Yelp reviews reveal patients’ experiences of racism at hospitals
Earlier this year, Lown Hospitals Index data revealed that many American cities have segregated hospitals, with some caring for a disproportionate number of patients of color and others serving a much whiter patient population. In fact, some of the most and least racially inclusive hospitals were just blocks from each other.
While residential segregation and other historical factors play a role in hospital segregation, it doesn’t tell the whole story. As author Harriet Washington pointed out at a Lown Institute event on racial inclusivity earlier this year, the choices that people of color make about where to seek hospital care are often impacted by their prior experiences in the health care system.
“Many people who would choose not to come to a health care system are making that choice for logical reasons. Who would choose to go to an institution when they know their chances of being rejected for drug seeking are extremely high?”Harriet Washington, author of Medical Apartheid
Although they are common, patients’ experiences of racial bias don’t always show up on hospital patient surveys. In a Boston Globe Spotlight report from 2017, a Black patient shared her experience of feeling unwelcome at her visit to Massachusetts General Hospital. MGH responded that their “hospital surveys show Black and Hispanic patients feel they are treated the same as whites.”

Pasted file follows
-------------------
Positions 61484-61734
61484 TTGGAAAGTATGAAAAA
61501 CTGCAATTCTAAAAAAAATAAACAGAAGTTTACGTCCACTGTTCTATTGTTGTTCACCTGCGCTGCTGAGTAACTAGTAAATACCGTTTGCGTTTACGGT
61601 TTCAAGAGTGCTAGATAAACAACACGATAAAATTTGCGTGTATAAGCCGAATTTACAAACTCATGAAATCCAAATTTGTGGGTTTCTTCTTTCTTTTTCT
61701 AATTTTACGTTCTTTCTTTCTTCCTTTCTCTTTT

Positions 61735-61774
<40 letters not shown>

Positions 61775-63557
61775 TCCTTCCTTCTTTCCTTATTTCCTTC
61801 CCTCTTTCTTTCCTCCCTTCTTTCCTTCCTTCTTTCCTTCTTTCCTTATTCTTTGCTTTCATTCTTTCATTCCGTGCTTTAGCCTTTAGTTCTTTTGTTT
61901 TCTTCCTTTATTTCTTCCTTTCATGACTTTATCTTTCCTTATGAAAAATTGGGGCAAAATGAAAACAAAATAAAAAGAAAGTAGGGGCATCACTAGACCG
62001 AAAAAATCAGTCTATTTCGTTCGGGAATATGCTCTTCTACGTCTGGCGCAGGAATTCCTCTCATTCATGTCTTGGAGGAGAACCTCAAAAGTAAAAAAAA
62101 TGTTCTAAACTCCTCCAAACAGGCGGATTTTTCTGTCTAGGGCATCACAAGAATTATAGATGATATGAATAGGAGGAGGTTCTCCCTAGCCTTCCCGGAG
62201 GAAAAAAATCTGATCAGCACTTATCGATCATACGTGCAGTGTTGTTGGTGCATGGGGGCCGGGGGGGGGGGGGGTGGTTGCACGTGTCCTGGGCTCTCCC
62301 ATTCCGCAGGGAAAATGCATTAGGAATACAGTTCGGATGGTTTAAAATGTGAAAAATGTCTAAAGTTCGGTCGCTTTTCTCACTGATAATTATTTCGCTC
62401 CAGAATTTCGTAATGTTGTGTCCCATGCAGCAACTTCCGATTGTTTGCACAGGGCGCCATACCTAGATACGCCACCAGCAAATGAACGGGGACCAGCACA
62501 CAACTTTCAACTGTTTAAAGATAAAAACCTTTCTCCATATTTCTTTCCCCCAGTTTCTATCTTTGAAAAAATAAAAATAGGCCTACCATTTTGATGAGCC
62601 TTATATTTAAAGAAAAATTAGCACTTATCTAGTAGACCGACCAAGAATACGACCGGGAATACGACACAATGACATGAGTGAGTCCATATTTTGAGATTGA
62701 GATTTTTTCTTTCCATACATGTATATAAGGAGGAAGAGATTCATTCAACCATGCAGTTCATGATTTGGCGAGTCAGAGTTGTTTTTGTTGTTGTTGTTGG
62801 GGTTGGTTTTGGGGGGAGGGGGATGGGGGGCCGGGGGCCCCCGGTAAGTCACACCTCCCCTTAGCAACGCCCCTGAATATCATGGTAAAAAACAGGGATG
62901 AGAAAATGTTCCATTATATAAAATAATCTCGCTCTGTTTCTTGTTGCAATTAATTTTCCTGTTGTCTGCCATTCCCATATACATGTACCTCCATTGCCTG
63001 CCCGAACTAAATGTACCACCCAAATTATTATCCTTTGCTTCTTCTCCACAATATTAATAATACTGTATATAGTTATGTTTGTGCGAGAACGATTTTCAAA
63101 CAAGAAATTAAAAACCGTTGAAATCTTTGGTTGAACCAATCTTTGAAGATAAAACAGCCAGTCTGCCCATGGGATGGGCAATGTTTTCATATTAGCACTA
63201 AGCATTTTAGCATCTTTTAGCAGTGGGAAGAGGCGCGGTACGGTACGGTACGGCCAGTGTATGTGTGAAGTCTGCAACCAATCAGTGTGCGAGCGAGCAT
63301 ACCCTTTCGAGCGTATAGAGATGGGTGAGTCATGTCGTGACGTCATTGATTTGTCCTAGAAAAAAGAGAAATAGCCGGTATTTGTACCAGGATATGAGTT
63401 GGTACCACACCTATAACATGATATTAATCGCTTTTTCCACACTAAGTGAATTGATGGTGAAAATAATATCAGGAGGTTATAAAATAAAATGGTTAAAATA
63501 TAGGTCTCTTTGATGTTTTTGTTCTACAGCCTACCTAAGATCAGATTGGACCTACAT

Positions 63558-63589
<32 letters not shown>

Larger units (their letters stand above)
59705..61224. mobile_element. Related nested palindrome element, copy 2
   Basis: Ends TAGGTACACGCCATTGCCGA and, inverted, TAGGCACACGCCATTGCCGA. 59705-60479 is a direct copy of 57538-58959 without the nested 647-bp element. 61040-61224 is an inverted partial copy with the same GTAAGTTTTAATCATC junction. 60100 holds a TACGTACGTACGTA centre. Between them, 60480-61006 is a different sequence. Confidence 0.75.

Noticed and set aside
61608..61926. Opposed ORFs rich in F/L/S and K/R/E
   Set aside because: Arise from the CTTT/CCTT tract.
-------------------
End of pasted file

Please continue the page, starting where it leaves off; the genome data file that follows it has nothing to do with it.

Hospital surveys do not always show patients’ experiences of racism, but what about consumer reviews? A recent study from researchers at the University of Pennsylvania finds that Yelp (a website best known for rates and reviews of restaurants and hotels) can also be a source of information about patients’ experiences at hospitals. Researchers looked at more than 90,000 reviews of hospitals between January 2010 and January 2020. They found that racism was explicitly mentioned in 260 reviews of 190 hospitals across 33 states.
Researchers were able to use this anonymous qualitative information to find different ways in which racism manifests in hospital patients’ experiences. They found that patients had experiences of racism in both clinical settings, with doctors and nurses, as well as non-clinical settings, with security and reception staff. Patients shared specific interpersonal experiences of racism, generally involving nurses or doctors, but also experiences of racism by the institution in general.
The most common themes within the reviews were patients reporting disrespect or unprofessionalism by hospital staff, and “acts of omission” — not being helped or denied care by the hospital. The data also showed instances of patients using racist language toward hospital staff (usually nurses), demonstrating that the harm from racism comes from all directions.
This study reveals the power of data from websites like Yelp to unearth what hospital performance metrics have not been able to do.
“It’s powerful because it’s anonymous — it reduces the fear of reporting, it’s familiar, and it’s open-ended,” said Dr. Jason Tong, lead author of the study, in the Philadelphia Inquirer. “We as health care leaders should turn to consumers more often,” he said.